The American Cyclopædia (1879)/Lunacy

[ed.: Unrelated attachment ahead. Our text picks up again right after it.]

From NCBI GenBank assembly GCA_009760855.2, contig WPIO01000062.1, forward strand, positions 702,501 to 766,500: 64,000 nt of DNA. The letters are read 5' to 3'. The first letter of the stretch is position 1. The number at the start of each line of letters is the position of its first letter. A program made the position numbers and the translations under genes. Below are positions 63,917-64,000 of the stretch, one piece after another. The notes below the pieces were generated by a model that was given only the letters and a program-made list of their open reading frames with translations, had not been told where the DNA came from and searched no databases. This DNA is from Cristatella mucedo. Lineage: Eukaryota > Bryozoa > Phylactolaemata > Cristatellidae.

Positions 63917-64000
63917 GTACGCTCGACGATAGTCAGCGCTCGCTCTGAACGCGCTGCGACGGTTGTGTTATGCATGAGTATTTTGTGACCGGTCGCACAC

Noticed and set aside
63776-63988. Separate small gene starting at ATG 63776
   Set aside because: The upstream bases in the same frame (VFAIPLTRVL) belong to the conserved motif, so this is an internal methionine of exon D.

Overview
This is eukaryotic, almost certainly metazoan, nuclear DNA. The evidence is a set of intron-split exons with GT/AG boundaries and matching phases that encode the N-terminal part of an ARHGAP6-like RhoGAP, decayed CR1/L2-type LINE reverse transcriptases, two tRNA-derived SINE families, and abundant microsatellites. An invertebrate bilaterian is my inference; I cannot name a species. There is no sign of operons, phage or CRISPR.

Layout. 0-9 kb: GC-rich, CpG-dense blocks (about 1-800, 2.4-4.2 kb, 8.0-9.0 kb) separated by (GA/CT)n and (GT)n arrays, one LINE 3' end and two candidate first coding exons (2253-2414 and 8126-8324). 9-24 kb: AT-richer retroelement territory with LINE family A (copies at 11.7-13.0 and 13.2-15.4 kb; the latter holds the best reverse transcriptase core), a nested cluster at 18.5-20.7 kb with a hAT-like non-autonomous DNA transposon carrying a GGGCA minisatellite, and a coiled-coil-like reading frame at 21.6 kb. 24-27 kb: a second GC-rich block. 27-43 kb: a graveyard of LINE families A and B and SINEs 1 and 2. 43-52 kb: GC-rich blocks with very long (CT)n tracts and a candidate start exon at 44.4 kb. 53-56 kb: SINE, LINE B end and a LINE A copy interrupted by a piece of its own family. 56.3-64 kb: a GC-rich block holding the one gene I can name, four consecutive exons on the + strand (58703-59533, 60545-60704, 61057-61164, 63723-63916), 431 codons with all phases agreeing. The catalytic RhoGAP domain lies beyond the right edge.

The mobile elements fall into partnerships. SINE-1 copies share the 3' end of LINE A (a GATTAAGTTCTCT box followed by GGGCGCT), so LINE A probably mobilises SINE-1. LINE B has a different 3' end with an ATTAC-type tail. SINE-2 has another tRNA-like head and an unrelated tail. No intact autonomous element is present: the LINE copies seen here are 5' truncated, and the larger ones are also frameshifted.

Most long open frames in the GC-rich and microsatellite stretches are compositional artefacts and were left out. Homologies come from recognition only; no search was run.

LUNACY (from Lat. luna, the moon). “A lunatic,” says Blackstone, “is one that hath had understanding, but by disease, grief, or other accident hath lost the use of his reason; he is indeed properly one that hath lucid intervals, sometimes enjoying his senses and sometimes not, and that frequently depending upon the change of the moon.” The common belief in a connection between the accessions of madness and the phases of the moon was long ago exploded, and in medical science lunacy has been displaced by the better terms insanity and mental alienation. In the law, some text writers, following Sir Edward Coke, have preferred non compos mentis as a generic phrase comprehensively descriptive of the various conditions of mental disease or fatuity. “Of unsound mind” has been also much employed in legal language to express certain forms of derangement. But lunacy, though absurd in itself, and in its proper acceptation referring to but a single phase of insanity, has yet gained a more conspicuous place in legal practice than any other term. Statutes, both English and American, have expressly declared that lunatic shall apply to all persons of unsound mind, and to those who are incapable of managing their affairs; and in England the name includes idiots also. Lunacy may then be fitly employed as a title under which to present the legal relations of insanity. Its medical and scientific aspects are treated under other heads. (See Insanity, and Medical Jurisprudence.) Here we concern ourselves only with the settled rules of law, which determine the legal status of insane persons. In England the custody of lunatics and idiots has until recently been vested in the court of chancery, not in its character of a court of equity, but as the delegate of the crown, the representative of the parens patriæ; for it is the duty of the sovereign to take care of those of his subjects who cannot take care of themselves. In the United States the people have succeeded to the rights and prerogatives of the crown, and therefore it is that here the legislature exercises a protective authority over idiots and lunatics. The statutes of the different states provide that such persons may be put under guardianship; and if a competent judicature have in the prescribed mode decided that a person is a lunatic and appointed a guardian, the fact of lunacy is held to be conclusively proved. Until the contrary be shown, either upon an inquisition of lunacy, or upon special testimony in a given case, every man is presumed to be of sane mind. But if it be proved or admitted that lunacy existed at a particular period, and that the derangement was of a habitual and not of a merely temporary or accidental nature, then it is presumed to continue, unless its continuance be disproved. Thus, in the case of a deed, the burden of proving a grantor's insanity rests ordinarily on him who impeaches the instrument for this cause. Yet, on the other hand, proof of general and usual insanity may be rebutted by evidence that the act was done during a lucid interval, and the burden of proving this rests on the party who asserts the exception. Moral insanity alone, that is, mere derangement of the moral faculties, does not invalidate a will. The evidence must show a delusion in matters of fact. A higher degree of insanity must be shown, in order to absolve from criminal guilt, than to discharge from civil obligation. In some cases it has been held that the jury must be instructed that every man is to be presumed to be sane, and to possess a sufficient degree of reason to be responsible for his crimes, until the contrary be proved to their satisfaction; and that to establish a defence on the ground of insanity, it must be clearly proved that at the time of the commission of the act, the party accused was laboring under such a defect of reason from disease of the mind as not to know the nature and quality of the act he was doing; or if he did know it, that he did not know he was doing what was wrong. These were the rules laid down by the judges in McNaughten's case before the house of lords. In Rogers's case in Massachusetts, Chief Justice Shaw instructed the jury that in case of partial insanity the party must have sufficient power of memory to recollect the relation in which he stands to others, and in which others stand to him; and to know that the act he is doing is contrary to the plain dictates of justice and right, injurious to others, and a violation of duty. But, on the contrary, if he still understands the nature of his act and its consequences, if he has a knowledge that it is wrong and criminal, and mental power sufficient to apply that knowledge to his own case, and to know that if he does the act he will do wrong and receive punishment, the partial insanity is not sufficient to exempt him from responsibility for criminal acts. If it be found that the mind of the accused was in a diseased and unsound state, the question will be whether the disease existed to so high a degree that for the time being it overwhelmed all reason, conscience, and judgment, and whether the person in committing the crime acted from an irresistible and uncontrollable impulse. If so, then the act was not the act of a voluntary agent, but the involuntary act of the body without the concurrence of a mind directing it. Where this view of insanity prevails, such a defence must be substantially proved as an independent fact, and the burden of proof is of course on the defendant. But in other cases it has been declared that the burden is on the prosecution to establish beyond a reasonable doubt all the conditions of guilt, including criminal capacity. Evidence of acts, declarations, and conduct, both before and after the time when the alleged crime was committed, is admissible as tending to show insanity at the moment of the act. Evidence of hereditary insanity is also admissible, both in civil and criminal cases. Whatever be the nature or degree of mental disease, if the mind be so much impaired as to be incapable of intelligent disposal in the ordinary affairs of life, it is in civil jurisprudence irresponsible for its acts. He whose mind is so far overshadowed possesses no longer a disposing and consenting will. He is therefore incapable of making contracts, for a contract requires a concurrence of wills. When one of the parties to a contract of marriage lacks the capacity of consent, there is no mutually binding promise, and the marriage is void. Whether, in a given case, such a disability existed as to render the contract impossible, is generally declared and the nullity of the marriage pronounced by competent judicial authority. But though the contracts of an insane man are necessarily void, he has not always been permitted to repudiate them. Until the time of Edward III. no objection seems to have been made to such a proceeding. Afterward the absurd maxim grew into a rule, recognized by the most eminent legal authorities, that no man should be permitted to stultify himself. The strictness of the rule was gradually relaxed; not at first on the ground that lunacy was a defence in itself, but that it was competent evidence to show that undue advantage had been taken of a party, or that actual fraud had been practised upon him, by reason of his imbecility. This rule is now abandoned, and if one enters into a contract while he is deprived of reason he may avoid it when he recovers his sanity. Yet the exception is admitted that one may not plead his lunacy to annul his contract for necessaries made with him in good faith by the other party; nor if, in fact, no advantage were taken of the lunatic, can a purchase made in good faith be rescinded, if injustice would thus be wrought to the other party, and both cannot be placed in statu quo.—A testament discloses the will of the testator; but when a disposing will fails, a testament is impossible, and the writing which purports to be one is a nullity. It is naturally very difficult to prove the existence of a lucid interval; far more difficult than to prove the existence of general insanity. It is sufficient for the purposes of the law that the mind appears to have been rational when the will was made. Indeed, the will itself may furnish strong, perhaps the best evidence of the lucid interval. If testimony can be adduced to show that the act was done without any assistance, and the writing itself discloses no marks of delusion or folly, no further proof can generally at least be required.—It has been already stated that the same degree of incapacity which invalidates civil acts, does not exempt from criminal responsibility. When insanity is pleaded to a charge of crime, the real question which the law entertains is: Was there a criminal intent? was the accused capable of that criminal will which is the essence of the offence? From the nature of the case the law has found it difficult to answer these questions; and perhaps it has not always answered them well. The doctrine of Sir Matthew Hale has exerted a large influence on the course of English decisions. He was disposed to determine the criminal responsibility of a mind affected with insanity by its strength and capacity; and said: “Such a person as, while laboring under melancholy distempers, hath yet ordinarily as great understanding as usually a child of 14 years old hath, is such a person as may be guilty of treason or felony.” But such a rude test could not be permitted when juster views of mental disease had come to prevail among scientific men; and accordingly we find the nicety of the test a little advanced when the inquiry became whether the accused had so far lost the use of his understanding as not to know right from wrong. With the single qualification that this test should be applied to the particular act committed, this criterion has been long in use, with only slight and immaterial variations, in the English criminal law. It was laid down in Bellingham's case, by Sir James Mansfield, in 1812. In that case the court went to what is now considered an extreme length, and instructed the jury that if a person affected by that species of insanity in which the patient fancies the existence of injury and seeks an opportunity of gratifying his revenge by some hostile act, be yet capable in other respects of distinguishing right from wrong, this would be no excuse for any act of violence which he might commit under this species of derangement. So Baron Rolfe, in the case of the queen against Stokes in 1848 (and he was quoted and followed by Baron rarke in Barton's case in the same year), said the subject had been lately carefully considered by the judges, and the law was now clear; every man is responsible for his acts by the law of his country if he can discern right from wrong. In the trial of Pate (1850) for an assault upon the queen, in which an uncontrollable impulse was urged in defence, Baron Alderson said in summing up: “It is not because a man is insane that he is unpunishable; and I must say that upon this point there exists a very grievous delusion in the minds of medical men. The only species of insanity which excuses a man for his acts is that species of delusion which induced to, and drove him to the commission of the act alleged against him. The jury ought to have clear proof of a formed disease of the mind; a disease existing before the act was done, and which made the accused incapable of knowing at the time that it was a wrong act which he was about to commit. The law does not acknowledge the doctrine of an uncontrollable impulse, if the person was aware that the act which he contemplated was wrong. The question you have to decide is: Was the accused at the time suffering from a disease of the mind which rendered him incapable of judging whether the act he committed was a right or a wrong act?” In one class of cases the test of responsibility is therefore to be, whether the prisoner knew that the act which he committed was wrong, and right and wrong in these cases are probably to be understood as Lord Brougham explained them in McNaughten's case, viz.: right must be understood of right according to the law, and wrong of an act condemned and punishable by law.—Another class of cases is that in which responsibility is modified by the existence of delusion. This form of insanity was first brought before and recognized by the courts in the celebrated case of Hatfield in 1800. In that case the prisoner was put upon his trial for firing at the king. Mr. Erskine defended him successfully, and procured the acquiescence of the court in his views of the irresponsibility of the accused. Hatfield labored under the delusion that it was his duty to sacrifice himself for his fellow men, and he conceived that the best mode to draw upon himself the punishment of death was to make an attempt upon the life of his sovereign. It was not denied that Hatfield knew right from wrong, and that the act which he contemplated was punishable by the law; indeed, it was just that which he did know and directly contemplated; yet so powerful was his delusion, that the act which it prompted could not be said to proceed from the motion of his own free will. So clearly and forcibly did Mr. Erskine present the grounds of the defence, that the court, Lord Kenyon, advised the withdrawal of the prosecution, and the argument of the eminent counsel became a precedent and authority in the law. This same plea of delusion was successfully urged for Martin, who set fire to the minster of York, in obedience, as he said, to the command of Heaven. In 1843 the English law upon this matter was set forth in the case of McNaughten by the judges in the house of lords. The judges say that if there be only a partial delusion, and the party is not in other respects insane, he must be considered in the same situation as to responsibility as if the facts with respect to which the delusion exists were real. For example, if, under the influence of such a delusive idea, one supposes another to be in the act of attempting to take his life, and he kills that other, as he supposes in self-defence, then he would be exempt from punishment. But if the delusion were that the deceased had inflicted a serious injury upon his character and fortune, and he therefore killed him in revenge, then the aggressor must be held guilty. It was also the opinion of the judges that, notwithstanding a party accused did an act which was in itself criminal under the influence of insane delusion, with a view of producing some public benefit, or of redressing some supposed wrong, yet he was responsible if he knew that he was acting contrary to the law of the land. In Massachusetts, in the well known case of Rogers, delusion was admitted to be a legal test of insanity. It was there held that if a party under a real and firm though insane belief do an act which would be justifiable if the imaginary fact existed, then he is not responsible.—The tests already considered, namely, the consciousness of right and wrong, and delusion, apply to the intellectual faculties alone. But the moral faculties, not less than the intellectual, may become deranged. Passions and propensities may be so extremely developed as to destroy the balance of the mind and defeat the supremacy of the will. This condition of mental disorder, moral insanity, as it is called, has received a partial recognition by the law. The nicer degrees of it, for which medical men contend, have not found so much favor in the eyes of the courts. When the claim of indulgence for this sort of mental infirmity has been plainly reasonable, it has however been admitted and favored. This has been the case in respect to that form of insanity known as homicidal mania. The perpetrator may be perfectly capable of distinguishing right from wrong, not only abstractly, but also in reference to the particular act. Further, there may be, in fact generally is, no delusion in respect to the victim. The act is the offspring of an uncontrollable impulse; the party knows the nature of the act which he is about to commit, but has not the power to choose otherwise than as he does; and because the will is not here concerned, the homicide is not answerable for his act.—So far then as adjudicated cases go, insanity is admitted as a good plea: 1, when at the commission of the act the offender was incapable of distinguishing whether it was right or wrong; 2, when the act was done under a delusion in respect to the existence of facts which, had they actually existed, would have constituted a good defence; and 3, if the act were committed under the influence of mental disease great enough to overpower the will, though neither delusion nor any like provocation of the act be discovered. But it is not to be denied that the whole subject is surrounded by difficulties which lead to the most startling anomalies in practice. Mr. Bishop, in his treatise on criminal law (§ 474), well says: “The labors of writers on insanity have been exhausted in attempts to find some test of ready application to determine when a person is to be deemed insane, and when not, in reference to his responsibility for crime. And judges, less informed on this subject than on most other subjects of legal science, have struggled under the inherent embarrassments of the question itself, under the influence of erroneous notions in the community, and under the failures of counsel and witnesses in particular cases to present the real points of inquiry. The result has been that instructions given in reference to particular facts appearing in the cases before them have seemed to casual observers to be very discordant, while to scientific inquirers after the facts of insanity they have seemed very absurd.” The conflicting views of scientific men regarding the tests of insanity, which enable parties in all important cases to bewilder the jury with conflicting testimony of experts, have done much to discredit unjustly all expert testimony; and the resort to the defence of insanity when homicide has been committed in revenge for actual or pretended domestic wrongs, has thrown suspicion and discredit on the defence generally. Besides the English and Massachusetts cases referred to above, and which have considered the subject of criminal capacity in persons insane or laboring under delusion, the important cases of Freeman v. People, 4 Denio, 9; Commonwealth v. Mosler, 4 Penn. State R., 267; Flanagan v. People, 52 New York, 467; State v. Spencer, 1 Zabriskie (N. J.), 196; State v. Felter, 25 Iowa, 67; and State v. Jones, 50 N. H., 369, may be named, which however, in some particulars, are wholly irreconcilable with each other or with the English cases. The tendency of decision has been in the direction of giving more latitude to the jury in judging of the symptoms and tests of mental disease; and this culminated in the trial of Cole in New York, for the murder of one whom he charged with adultery with his wife, in which the jury, in substance, found that the accused was insane at the moment of committing the act, but sane immediately before and immediately afterward.